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Departing Essex chief David East reflects on the changing landscape of county cricket

09:00 22 December 2012

The introduction of Twenty20 cricket has been one of the major changes during David East's time as chief executive at Essex

The introduction of Twenty20 cricket has been one of the major changes during David East's time as chief executive at Essex

Archant

A TWO-DIVISION county championship, the advent of Twenty20 cricket and the availability of overseas players.

David East said these had been the biggest changes on the playing side during his tenure as chief executive at Essex.

He said: “The two-division structure has probably produced a better standard of cricket in the First Division, although some would argue it would still be better with one division.”

Essex, who finished a disappointing fifth in the LV= County Championship Division Two last season, have yo-yoed between the two divisions since they were introduced in 2000.

Although yet to win what is now known as the FLt20 title, Twenty20 cricket has provided a major financial boost for Essex.

“Twenty20 cricket has been the most radical change with the revenue it has brought in.

“At Essex we identified a market for Twenty20 cricket and have maximised revenue from it. Hopefully this will continue in the future.”

Indeed, Essex have often played to packed houses at Chelmsford, after becoming only the second county in the country to have permanent floodlights installed.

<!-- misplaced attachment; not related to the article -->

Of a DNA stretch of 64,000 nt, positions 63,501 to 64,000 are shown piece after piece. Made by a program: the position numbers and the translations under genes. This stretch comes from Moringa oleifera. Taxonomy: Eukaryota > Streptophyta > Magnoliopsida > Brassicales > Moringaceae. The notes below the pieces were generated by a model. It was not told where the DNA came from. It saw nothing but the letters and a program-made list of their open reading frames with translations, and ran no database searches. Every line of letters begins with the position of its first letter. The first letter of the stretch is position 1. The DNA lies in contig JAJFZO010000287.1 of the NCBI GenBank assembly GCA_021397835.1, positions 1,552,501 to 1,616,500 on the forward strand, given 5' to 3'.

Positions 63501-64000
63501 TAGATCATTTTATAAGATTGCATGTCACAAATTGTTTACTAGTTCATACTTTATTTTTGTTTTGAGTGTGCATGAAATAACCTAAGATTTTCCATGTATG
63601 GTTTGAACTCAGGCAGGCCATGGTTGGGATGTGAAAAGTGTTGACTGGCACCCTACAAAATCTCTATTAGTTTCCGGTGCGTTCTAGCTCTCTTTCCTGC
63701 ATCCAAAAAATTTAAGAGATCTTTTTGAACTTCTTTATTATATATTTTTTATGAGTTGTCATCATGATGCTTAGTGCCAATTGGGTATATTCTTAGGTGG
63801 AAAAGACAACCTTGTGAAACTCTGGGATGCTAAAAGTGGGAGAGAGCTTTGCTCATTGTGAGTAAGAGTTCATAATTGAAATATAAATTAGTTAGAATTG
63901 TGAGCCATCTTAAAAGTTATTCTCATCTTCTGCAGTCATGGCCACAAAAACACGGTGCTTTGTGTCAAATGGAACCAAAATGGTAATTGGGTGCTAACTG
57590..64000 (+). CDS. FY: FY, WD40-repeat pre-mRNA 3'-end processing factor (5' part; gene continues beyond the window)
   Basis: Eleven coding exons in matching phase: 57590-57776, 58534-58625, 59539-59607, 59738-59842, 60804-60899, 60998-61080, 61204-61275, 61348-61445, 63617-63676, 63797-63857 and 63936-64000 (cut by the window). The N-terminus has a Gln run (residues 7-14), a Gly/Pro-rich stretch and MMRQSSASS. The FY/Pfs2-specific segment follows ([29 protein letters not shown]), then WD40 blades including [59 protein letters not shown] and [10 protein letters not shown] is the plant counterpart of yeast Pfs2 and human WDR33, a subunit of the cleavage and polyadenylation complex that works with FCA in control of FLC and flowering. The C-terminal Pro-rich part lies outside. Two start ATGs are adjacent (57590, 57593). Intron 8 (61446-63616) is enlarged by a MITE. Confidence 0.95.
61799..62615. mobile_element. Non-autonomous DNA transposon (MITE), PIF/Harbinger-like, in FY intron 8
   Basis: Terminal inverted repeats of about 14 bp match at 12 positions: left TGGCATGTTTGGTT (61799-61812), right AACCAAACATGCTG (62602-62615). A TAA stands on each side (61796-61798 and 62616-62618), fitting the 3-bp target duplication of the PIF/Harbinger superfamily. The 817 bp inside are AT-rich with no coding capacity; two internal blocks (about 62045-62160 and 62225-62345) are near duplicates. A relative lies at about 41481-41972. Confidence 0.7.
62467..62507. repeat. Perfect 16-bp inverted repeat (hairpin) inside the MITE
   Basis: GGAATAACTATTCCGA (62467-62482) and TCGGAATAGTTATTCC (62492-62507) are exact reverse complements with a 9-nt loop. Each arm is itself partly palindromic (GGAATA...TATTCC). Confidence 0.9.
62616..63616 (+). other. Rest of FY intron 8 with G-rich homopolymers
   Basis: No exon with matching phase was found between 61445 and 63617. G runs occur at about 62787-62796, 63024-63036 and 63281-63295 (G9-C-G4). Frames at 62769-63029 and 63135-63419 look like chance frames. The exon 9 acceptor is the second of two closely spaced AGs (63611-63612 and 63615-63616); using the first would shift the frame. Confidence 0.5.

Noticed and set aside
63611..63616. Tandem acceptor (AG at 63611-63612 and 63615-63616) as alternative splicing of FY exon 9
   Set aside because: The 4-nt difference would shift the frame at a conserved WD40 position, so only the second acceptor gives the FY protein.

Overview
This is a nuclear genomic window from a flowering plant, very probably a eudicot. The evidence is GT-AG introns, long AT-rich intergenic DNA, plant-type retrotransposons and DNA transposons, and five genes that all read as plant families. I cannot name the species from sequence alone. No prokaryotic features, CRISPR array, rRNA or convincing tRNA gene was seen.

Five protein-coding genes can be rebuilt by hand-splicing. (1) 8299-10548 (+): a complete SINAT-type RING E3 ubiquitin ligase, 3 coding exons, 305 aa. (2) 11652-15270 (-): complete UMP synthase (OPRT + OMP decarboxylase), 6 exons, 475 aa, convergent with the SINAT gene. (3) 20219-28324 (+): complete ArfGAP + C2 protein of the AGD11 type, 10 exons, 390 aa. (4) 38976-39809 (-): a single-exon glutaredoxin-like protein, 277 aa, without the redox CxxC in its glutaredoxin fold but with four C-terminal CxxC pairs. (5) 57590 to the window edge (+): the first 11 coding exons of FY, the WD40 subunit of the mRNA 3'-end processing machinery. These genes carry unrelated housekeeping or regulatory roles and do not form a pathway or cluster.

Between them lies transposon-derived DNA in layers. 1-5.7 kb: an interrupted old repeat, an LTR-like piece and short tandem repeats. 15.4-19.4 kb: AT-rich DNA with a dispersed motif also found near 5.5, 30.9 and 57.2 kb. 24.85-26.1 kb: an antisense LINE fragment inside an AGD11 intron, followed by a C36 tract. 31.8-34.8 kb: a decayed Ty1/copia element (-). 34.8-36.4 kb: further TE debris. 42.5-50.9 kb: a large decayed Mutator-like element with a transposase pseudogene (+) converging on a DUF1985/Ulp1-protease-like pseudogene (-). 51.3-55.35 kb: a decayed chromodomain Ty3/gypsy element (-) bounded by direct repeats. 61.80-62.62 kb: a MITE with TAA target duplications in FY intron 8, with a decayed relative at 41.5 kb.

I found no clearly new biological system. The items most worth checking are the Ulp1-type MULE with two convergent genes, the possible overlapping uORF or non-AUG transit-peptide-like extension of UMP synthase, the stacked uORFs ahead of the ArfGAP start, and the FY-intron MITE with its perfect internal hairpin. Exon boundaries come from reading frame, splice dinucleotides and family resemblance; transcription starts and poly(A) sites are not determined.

East continued: “The other big change I have seen concerns overseas players.

“It has become increasingly difficult to source high-quality players because national boards or the international programme means players have not got enough time to commit to county cricket.

“When I played everyone had both a world-class batsman and bowler. I remember playing against Hampshire when they had Gordon Greenidge opening the batting and Malcolm Marshall opening the bowling.

“Many of those overseas players stayed with their counties long enough to be awarded a benefit.

“The international landscape has changed so that those players who are available are either coming out of international cricket or retiring from it.”

Indeed, whereas overseas players previously played for the whole season, possibly year after year, counties can now employ three or four in the course of a single summer, including Twenty20 specialists.

“This has been a significant change and has led to an increased burden on the administration side,” added East.

Tomorrow - David East on the legacy he will behind at Essex

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